Voter Qualifications States decide voter qualifications Registration is required by 49 states State citizenship is required by all states Most states require an average of 30 days residence The minimum age to vote is 18 Most states deny voting rights to anyone convicted of a serious crime. No state allows voting rights to anyone in a mental institution or legally considered mentally incompetent.
Voting Rights Amendments 15 th Amendment – states cannot use race to determine who can vote 19 th Amendment – gave women to right to vote 24 th Amendment – made the poll tax illegal 26 th Amendment – set the voting age at 18 years old
Suffrage & Civil Rights Gerrymandering – drawing electoral district lines in a way that limits a group’s voting strength 1957 Civil Rights Act – investigated voter discrimination claims 1964 Civil Rights Act – emphasizes the use of injunctions to prevent voter discrimination 1965 Voting Rights Act – protects the rights of minority voters in all elections; forbids the use of practices that prevent qualified voters from using the polls
Voter Behavior Political Efficacy – choosing not to vote because you feel your vote does not make a difference Political Socialization – process by which people gain their political attitudes and opinions; sociological & psychological Party identification – loyalty to a political party Straight ticket voting – voting for candidates of only one party Split ticket voting – voting for candidates of both parties in one election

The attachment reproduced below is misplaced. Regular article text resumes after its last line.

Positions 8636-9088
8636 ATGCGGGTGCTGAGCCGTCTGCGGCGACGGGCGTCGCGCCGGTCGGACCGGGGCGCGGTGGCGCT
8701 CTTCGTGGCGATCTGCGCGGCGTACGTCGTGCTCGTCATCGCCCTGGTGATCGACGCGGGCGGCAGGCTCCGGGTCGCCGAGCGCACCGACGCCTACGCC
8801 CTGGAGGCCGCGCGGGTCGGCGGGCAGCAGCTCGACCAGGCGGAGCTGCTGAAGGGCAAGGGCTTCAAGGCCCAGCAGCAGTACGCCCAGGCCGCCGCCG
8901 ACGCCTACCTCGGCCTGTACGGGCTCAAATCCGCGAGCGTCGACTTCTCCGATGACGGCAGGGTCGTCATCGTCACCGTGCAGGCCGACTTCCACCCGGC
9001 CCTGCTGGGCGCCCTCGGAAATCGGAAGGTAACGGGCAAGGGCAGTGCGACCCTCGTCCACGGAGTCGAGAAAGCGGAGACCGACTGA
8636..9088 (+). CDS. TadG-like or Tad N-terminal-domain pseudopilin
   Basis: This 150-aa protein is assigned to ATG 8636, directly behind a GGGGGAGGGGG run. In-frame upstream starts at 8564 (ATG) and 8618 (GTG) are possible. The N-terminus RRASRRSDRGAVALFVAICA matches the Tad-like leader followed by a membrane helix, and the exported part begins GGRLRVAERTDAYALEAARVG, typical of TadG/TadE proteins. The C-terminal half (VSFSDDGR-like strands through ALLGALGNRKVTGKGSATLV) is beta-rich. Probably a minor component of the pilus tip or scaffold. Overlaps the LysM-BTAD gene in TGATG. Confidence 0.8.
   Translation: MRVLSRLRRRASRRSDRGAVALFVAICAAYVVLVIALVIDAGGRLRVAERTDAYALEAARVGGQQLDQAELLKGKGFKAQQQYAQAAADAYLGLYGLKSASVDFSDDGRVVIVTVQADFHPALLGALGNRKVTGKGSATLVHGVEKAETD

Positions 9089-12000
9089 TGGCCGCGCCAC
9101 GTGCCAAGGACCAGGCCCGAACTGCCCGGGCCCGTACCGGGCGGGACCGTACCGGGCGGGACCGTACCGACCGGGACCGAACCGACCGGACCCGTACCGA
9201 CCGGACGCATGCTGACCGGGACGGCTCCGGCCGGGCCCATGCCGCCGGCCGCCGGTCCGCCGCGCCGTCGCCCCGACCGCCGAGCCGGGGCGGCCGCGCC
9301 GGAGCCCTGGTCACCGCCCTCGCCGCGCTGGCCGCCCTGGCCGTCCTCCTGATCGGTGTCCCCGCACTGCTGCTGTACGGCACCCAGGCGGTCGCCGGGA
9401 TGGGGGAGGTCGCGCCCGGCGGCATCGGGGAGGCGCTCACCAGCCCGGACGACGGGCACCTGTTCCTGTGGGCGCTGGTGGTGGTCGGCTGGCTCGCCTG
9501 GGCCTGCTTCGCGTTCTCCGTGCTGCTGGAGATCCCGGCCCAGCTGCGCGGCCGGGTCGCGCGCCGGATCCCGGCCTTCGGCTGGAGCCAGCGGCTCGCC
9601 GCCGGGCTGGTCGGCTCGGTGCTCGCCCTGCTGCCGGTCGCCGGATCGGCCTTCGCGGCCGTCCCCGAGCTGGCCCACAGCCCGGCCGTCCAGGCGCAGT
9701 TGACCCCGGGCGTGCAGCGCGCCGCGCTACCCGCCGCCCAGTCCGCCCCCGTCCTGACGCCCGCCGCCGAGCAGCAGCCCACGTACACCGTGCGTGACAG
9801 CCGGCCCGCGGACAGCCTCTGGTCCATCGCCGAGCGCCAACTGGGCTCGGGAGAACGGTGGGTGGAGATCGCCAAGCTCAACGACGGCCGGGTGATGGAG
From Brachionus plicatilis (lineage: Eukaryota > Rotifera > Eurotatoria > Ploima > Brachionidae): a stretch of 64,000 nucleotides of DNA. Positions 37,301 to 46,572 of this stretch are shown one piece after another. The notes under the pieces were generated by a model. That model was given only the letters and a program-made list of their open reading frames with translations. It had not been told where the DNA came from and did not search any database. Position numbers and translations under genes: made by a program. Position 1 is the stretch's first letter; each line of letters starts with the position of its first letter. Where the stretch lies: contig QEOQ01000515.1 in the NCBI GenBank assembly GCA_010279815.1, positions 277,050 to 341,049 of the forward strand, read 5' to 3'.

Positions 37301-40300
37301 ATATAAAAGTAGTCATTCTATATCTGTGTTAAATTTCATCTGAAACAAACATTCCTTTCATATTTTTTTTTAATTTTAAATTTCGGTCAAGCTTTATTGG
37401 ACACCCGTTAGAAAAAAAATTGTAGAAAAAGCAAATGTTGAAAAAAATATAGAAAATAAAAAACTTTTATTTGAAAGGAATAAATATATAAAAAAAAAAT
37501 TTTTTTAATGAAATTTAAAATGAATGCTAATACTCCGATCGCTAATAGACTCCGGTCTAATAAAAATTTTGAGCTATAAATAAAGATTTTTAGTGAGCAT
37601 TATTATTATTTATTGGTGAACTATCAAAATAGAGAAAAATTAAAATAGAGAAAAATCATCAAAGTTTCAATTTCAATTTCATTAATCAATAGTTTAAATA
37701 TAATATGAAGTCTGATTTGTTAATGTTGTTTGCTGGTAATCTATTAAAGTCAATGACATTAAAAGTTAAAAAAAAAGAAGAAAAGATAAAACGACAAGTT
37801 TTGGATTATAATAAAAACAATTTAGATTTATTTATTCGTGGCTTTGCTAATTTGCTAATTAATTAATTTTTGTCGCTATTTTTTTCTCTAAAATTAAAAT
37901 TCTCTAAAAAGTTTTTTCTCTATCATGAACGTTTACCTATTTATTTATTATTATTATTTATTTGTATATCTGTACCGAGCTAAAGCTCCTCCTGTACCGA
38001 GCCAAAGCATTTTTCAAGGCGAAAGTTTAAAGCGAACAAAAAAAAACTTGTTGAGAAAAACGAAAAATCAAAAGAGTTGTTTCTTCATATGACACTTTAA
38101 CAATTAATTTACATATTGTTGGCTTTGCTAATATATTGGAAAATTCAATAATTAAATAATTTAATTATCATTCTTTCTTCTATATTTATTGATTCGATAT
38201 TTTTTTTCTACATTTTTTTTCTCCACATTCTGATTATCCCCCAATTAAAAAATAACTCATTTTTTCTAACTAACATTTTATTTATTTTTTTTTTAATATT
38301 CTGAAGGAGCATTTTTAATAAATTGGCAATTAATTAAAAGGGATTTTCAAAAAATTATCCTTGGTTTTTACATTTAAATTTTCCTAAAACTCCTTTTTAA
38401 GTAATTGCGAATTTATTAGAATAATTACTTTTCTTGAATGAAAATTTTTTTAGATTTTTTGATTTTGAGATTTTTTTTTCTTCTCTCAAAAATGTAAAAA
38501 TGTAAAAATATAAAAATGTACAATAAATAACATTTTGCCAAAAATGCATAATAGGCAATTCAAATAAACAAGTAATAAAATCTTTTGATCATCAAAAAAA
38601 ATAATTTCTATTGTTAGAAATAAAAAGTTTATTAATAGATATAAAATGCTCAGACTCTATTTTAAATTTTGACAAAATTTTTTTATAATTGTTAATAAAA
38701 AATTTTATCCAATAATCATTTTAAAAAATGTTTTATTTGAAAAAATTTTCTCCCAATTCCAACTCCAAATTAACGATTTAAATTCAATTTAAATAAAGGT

Nomination Process Nomination is the selecting of candidates for office; precedes the general election Candidates can be nominated in 1 of 5 ways: –Self-announcement –Petition –Caucus –Convention –Direct primary
Most candidates are nominated through a DIRECT PRIMARY – an election held within a party to pick its candidate Closed primaries – only registered party members vote Open primaries – any voter may vote in one party’s primary Run-off primaries – occurs when no one candidates receives a majority of the votes
Money & Elections Parties and their candidates draw their monies from 2 basic sources; *Private sources – individuals, family, the candidates themselves *Political Action Committees (PACs) – special interest groups ** Presidential candidates also receive public subsidies – grants of money from federal and state treasuries.
Federal campaign laws are administered by the Federal Election Commission (FEC) and require the timely disclosure of campaign finance data and limit campaign contributions Money subject to reporting requirements is called Hard Money Soft Money is money given to local and state party organizations for their activities; not reported to the FEC